I’m a man. I fear no SOGIESC Equality Bill.


I’m a man. I fear no SOGIESC Equality Bill.

By DAKILA Member-Contributor

23 years in limbo and your next step just has to be backwards. That sounds like some hugot too many of us ordinary folk might be led to quip, our scramble for ginhawa becoming more absurdly hopeless by the day. But I’m talking about something more specific. Last February, the Anti-Discrimination Bill (ADB, a.k.a the SOGIESC Equality Bill), the most basic of bills, was reverted to the committee level. The bill—drafted in 2004—needs further study, Senate Majority Leader Joel Villanueva argued. 

While the ADB was approved again last May by the House Committee, it remains the longest-running bill in the Philippines. Which is to say: whether we should protect our fellow Filipinos from discrimination is still a matter of debate. Can we do better? 

I’m just a man. I pray the Rosary every other morning. My preoccupations include the cultivation of physical strength, the pursuit of adventure, and things that produce smoke, fire, and noise. I think that life without an enemy or opposing force to vanquish is meaningless. But who am I to tell those who bleed the same blood as I do that some rights belong to me and that others belong to them?

Last year, Justice Secretary Jesus Crispin Remulla’s delegation rejected the United Nations Human Rights Council’s recommendation for the Philippines to adopt the ADB. We are “not ready” for it, he said, because ours is a predominantly Catholic nation. 

Speak for your kind, you who call yourself a man. We also happen to be a Muslim nation, a Buddhist nation, a Hindu nation, a pagan nation: one where—by law—no religion takes precedence over the other; one with a long history of innumerable denominations and spiritualities as much as gender orientations and expressions and identities. 

To me, then, the narrowmindedness that the likes of Villanueva, Remulla, and Congressman Benny Abante represent comes off as an emotional aversion to anything ‘Western’ and ‘progressive,’ an urge to take the easy way out by generalization: My opinion, because it’s shared by a majority, represents who we are and all we are. If it isn’t in the Book, I don’t want anything to do with it. I’ll just let someone else—or my feelings, my religion, my “culture”—do the thinking for me. 

Wala kayong bayag. Only a coward cannot think for himself. More despicably, the refusal to become acquainted with all facets of a given subject, to flinch from viewing it objectively and responding to it rationally, leads to an inane, childish understanding of, say, respect and equality across genders. These boys appear unable to comprehend that the ADB isn’t even a special bill for the LGBTQIA+, but one that seeks protection for us all.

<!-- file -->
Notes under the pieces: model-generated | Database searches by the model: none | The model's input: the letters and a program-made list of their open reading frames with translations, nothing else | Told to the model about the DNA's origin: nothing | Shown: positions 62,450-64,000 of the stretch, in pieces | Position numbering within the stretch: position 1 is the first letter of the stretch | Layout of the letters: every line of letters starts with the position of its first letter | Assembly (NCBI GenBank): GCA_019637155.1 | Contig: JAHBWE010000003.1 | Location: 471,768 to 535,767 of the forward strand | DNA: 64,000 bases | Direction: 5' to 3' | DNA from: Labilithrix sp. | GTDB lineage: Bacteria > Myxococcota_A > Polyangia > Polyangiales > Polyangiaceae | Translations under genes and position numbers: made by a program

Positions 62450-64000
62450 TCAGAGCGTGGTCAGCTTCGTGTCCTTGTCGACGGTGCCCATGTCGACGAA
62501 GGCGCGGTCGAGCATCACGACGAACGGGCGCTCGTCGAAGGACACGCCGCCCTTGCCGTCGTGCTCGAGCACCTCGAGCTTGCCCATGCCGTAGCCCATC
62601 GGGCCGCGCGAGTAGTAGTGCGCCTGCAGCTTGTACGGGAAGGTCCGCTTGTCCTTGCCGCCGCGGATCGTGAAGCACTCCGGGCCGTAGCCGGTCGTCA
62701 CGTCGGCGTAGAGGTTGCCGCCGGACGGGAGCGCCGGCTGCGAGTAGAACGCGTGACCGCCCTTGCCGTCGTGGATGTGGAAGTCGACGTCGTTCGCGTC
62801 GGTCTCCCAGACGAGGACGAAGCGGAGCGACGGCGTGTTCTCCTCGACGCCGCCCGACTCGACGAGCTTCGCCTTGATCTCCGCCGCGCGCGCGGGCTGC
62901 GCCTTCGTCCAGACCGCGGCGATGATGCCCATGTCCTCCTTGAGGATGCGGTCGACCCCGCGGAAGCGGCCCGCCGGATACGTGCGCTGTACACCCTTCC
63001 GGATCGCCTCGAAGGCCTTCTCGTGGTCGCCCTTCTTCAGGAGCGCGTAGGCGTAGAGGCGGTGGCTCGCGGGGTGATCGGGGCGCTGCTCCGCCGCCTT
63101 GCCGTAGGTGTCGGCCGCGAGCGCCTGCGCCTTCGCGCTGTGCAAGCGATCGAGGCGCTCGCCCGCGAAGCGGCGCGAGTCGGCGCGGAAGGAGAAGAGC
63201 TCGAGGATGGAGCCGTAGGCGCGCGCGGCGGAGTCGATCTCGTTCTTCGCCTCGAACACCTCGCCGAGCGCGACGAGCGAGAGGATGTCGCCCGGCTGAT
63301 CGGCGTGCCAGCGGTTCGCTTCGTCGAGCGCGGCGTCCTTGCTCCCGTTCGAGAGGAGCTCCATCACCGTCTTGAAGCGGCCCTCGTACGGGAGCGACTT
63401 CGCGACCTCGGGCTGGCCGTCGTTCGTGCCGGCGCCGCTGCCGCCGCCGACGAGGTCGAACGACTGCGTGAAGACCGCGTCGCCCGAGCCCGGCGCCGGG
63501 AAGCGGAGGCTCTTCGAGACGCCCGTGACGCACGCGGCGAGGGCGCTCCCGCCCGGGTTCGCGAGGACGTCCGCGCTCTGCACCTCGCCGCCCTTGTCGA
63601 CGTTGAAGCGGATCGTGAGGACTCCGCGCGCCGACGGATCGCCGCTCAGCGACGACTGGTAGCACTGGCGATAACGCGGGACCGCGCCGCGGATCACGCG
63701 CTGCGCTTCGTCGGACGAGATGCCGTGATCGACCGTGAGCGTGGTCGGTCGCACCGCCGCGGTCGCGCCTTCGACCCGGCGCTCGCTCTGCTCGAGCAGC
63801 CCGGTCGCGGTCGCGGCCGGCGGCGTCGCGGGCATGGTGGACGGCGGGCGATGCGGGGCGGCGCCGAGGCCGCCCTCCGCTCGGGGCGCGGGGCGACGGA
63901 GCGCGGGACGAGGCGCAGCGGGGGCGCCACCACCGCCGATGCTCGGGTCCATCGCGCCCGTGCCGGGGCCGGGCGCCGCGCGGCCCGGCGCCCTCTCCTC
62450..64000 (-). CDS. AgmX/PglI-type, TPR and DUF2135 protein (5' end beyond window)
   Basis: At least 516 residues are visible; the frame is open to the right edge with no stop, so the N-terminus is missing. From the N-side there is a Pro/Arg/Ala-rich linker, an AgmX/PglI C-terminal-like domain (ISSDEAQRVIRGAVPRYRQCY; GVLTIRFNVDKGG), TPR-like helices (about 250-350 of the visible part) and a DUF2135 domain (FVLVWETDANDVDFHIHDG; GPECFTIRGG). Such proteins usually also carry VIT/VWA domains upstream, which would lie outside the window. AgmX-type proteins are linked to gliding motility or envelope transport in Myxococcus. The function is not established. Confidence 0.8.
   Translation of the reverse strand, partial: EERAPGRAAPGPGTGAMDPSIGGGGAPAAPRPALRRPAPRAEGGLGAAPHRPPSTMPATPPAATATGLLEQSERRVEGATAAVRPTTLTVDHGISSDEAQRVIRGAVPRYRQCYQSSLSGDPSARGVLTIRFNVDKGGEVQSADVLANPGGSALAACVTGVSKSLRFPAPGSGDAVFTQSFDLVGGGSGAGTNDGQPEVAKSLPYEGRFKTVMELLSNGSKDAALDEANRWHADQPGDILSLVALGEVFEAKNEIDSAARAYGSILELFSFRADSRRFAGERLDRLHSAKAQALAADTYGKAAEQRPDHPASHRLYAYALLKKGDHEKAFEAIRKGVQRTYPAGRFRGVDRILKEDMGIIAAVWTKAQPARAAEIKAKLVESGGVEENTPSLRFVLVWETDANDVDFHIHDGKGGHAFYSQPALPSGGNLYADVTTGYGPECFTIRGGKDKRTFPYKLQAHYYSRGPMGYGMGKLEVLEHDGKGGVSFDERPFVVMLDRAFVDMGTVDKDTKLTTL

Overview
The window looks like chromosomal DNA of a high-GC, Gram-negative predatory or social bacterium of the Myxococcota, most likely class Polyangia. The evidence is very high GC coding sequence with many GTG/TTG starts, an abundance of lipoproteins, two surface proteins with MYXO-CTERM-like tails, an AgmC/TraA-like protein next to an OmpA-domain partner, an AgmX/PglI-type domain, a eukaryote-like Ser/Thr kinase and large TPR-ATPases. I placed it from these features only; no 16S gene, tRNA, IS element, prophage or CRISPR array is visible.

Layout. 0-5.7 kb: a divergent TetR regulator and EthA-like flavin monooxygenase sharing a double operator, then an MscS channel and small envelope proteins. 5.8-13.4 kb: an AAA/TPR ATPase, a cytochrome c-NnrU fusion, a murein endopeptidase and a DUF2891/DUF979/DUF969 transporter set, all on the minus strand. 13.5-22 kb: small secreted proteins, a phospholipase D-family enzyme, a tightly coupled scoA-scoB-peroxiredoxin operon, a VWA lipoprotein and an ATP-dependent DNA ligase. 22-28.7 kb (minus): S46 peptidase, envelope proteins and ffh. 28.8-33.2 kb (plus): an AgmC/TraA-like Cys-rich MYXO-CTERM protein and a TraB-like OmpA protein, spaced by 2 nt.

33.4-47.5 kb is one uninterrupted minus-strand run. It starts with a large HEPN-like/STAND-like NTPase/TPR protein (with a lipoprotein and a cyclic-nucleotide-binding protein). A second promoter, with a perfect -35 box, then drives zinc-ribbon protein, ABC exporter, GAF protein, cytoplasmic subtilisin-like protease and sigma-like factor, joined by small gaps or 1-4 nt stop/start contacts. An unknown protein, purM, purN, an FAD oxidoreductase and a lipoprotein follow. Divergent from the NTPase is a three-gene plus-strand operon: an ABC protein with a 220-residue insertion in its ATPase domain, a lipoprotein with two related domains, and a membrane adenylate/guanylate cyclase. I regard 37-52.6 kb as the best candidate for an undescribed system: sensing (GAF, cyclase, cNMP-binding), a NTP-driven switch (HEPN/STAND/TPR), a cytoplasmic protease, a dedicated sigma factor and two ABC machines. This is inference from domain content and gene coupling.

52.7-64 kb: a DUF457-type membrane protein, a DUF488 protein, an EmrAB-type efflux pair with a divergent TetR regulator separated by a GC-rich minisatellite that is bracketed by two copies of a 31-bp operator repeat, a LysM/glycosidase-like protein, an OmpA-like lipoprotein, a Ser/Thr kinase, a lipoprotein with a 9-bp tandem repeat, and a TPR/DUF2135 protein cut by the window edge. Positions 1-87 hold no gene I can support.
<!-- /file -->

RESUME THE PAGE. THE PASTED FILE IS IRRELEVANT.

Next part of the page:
I cannot deny that this blind panic is shared by many other Filipinos. I’m sorry that I even had to write this column.
I also cannot deny that when we finally get the Anti-Discrimination Bill enacted into law—itself already an immense challenge—it will be but a small victory in the fight for equality. To win justice for our LGBTQIA+ kababayans—and therefore for all Filipinos—there are a thousand more giants to be slain.

There are challenges of policy and implementation, as in the need to push all parties to tackle the problem collectively: religious orders, civil service organizations, the family, the private sector, and the government. There are challenges unique to our geography and culture; challenges posed by our disparities in wealth, education, and perspective; the wounds from our nation’s troubled history; the rising specter of disinformation; and the greed of those who profit from injustice, so let it be. All of them are connected on a scale that would not fit this page. 

There is also the ordeal of facing our individual misgivings and insecurities: of working through the ways we were raised, the attitudes passed on to us by our dear ones, and the entire libraries we must burn. Do we choose the easy way or the honest way?

Until some of our duty-bearers can man the F up, we must take it upon ourselves to win our dignity as a people. Know your SOGIESC. Educate your family and friends, your taxi driver and suki sa palengke about why the ADB matters—so that they may in turn educate others, so that one day our Senate or delegations to the UN may have smarter—and braver—people in them. Sign the petition. Speak up for victims of SOGIE-based discrimination, and hold the perpetrators accountable. Fight until the ADB becomes law—and when it finally is, fight for the law to be upheld. 

In spite of our recent successes, such as the enactment of local anti-discrimination ordinances in Manila, Davao, Iloilo, and Cebu Cities, the battle for liberty will be long and painful. As a straight man—who doesn’t tend to be the victim of gender-based discrimination—and a cowboy who takes on life with an individualistic vigor, some might say I have little to gain from my stake. That’s not how it works. Not one of us is free until all of us are free.

And if some of our so-called envoys and leaders are not ready for the colossal task before us? Their defeat. The rest of us—be us men and women, straights, lesbians, gays, bisexuals, transgenders, queers, asexuals, and all those in between—are prepared to do this the hard way.

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